It was a pleasure to meet many of you at the British Beekeeping Show last Saturday! Thanks to those of you who stopped by the National Honey Monitoring Scheme stand and to those who stayed for my talk at the end of the day. The focus of both our exhibit and my talk was on the processing of honey for pollen analysis - explaining why it takes us quite some time to get results from your samples – and people were quite surprised by how complex the workflow is. I recorded the talk, so if you missed it, you can catch up with it on YouTube: Behind-the-Scenes at NHMS.
Getting up to speed
Since the last newsletter, Ellie has been powering through with filtering pollen grains from the honey and has filtered an impressive 873 samples! Between us we have recorded the sugar and water content of 1,017 samples and uploaded these results to the website. Having taken over management of the Scheme when Anna left, I am now up to speed with everything but it still takes a full day to run the DNA extraction protocol on 24 samples.
A bumper year
As we said in December’s newsletter, we received a whopping 1,476 samples this year, which is considerably more than in previous years. Given that 1,943 sampling packs were posted out, this is a remarkably high return rate of 76%! I attended a citizen science conference several years ago and the generally accepted return rate of citizen science projects is ~15%. Thank you for your continued support and enthusiasm for the Scheme.
Fresh from the comb is best
This incredible return of samples does, unfortunately, come with the caveat that the scheme does not have the resources to carry out pollen analysis on every single sample as in previous years. Each honey sample costs ~£110 to process. As a result, we will not be running pollen analysis on extracted honey samples this year because we cannot be certain these samples are from a single hive or timepoint. We apologise for the disappointment this will inevitably cause, but our aim in asking for samples to be collected directly from the super frames was to be sure we are studying a “snapshot in time” for a single hive/location. The reason for this is that the Scheme would like to monitor what bees are feeding on and their potential exposure to pesticides at particular times of year. You can read more about this in a paper we published last year which looks in part at how insecticides affect bee diseases: Nature article. For this we need honey collected directly from freshly capped cells on the comb that represent nectar collected in the last few weeks, rather than extracted honey.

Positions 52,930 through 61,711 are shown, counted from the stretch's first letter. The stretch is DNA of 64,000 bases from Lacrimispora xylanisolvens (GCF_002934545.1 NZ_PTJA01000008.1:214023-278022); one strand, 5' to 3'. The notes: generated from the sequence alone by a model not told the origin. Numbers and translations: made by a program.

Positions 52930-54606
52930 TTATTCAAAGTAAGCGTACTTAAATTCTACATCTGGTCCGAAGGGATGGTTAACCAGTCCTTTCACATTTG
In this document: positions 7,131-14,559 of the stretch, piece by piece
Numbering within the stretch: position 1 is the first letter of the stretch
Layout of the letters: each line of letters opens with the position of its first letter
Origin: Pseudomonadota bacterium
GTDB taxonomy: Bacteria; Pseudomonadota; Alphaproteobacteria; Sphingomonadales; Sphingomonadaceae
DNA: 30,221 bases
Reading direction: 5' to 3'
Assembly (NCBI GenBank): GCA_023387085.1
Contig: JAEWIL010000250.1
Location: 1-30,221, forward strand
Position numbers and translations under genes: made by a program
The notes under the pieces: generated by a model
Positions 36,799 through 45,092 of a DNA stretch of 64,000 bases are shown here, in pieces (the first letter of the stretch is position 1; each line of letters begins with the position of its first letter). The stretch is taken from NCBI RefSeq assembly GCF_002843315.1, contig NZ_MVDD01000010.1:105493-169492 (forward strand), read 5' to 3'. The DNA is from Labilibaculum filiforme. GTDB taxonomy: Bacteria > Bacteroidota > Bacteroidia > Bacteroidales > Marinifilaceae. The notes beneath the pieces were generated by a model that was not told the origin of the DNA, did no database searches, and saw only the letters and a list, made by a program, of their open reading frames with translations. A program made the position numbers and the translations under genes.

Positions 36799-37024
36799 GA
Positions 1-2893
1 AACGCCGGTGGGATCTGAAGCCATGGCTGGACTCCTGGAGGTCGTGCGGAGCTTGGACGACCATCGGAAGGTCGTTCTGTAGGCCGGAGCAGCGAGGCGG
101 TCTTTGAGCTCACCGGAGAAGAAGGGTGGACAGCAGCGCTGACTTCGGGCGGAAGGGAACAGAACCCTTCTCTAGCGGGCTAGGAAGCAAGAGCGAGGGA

We are still aiming to run the pollen analysis on an impressive 1,152 samples but, as you may know from previous years, there is ~15% failure rate in DNA extractions from pollen and/or amplifying the DNA barcode from those extractions. We are therefore expecting to return results for ~1,000 of the samples sent in.
All samples will still have the sugar/water content measured and uploaded to the website, along with the habitat data surrounding the hive. They will also all be kept in our honey archive for future research.
Doing our best for you with limited resources
We are trying our best to meet huge demand with our limited resources. To avoid disappointment in future, we have taken the difficult decision to limit the number of sample packs we send out in 2023 to around 1,200. We are keen to give preference to beekeepers with hives in areas from which we have received fewer samples in previous years, as shown in the bar chart below. If you would like to send in samples this year please request a sample pack on the website, as per usual, and I will email you if we will not be sending you a sample pack because your area is already well-represented.
We will continue to analyse as many of your honey samples as our resources allow. We would like to stress our gratitude for your participation in the Scheme and hope you will continue to support us and follow its progress even if your samples are not analysed for pollen this year. With your support we have made significant progress in understanding what bees feed on and the pesticides they are exposed to. This information is informing new land management policies to improve the environment. Looking to the future, we hope to use the Scheme to increase our knowledge of bee diseases, how they are transmitted and how they can be better controlled.
UKCEH National Honey Monitoring Scheme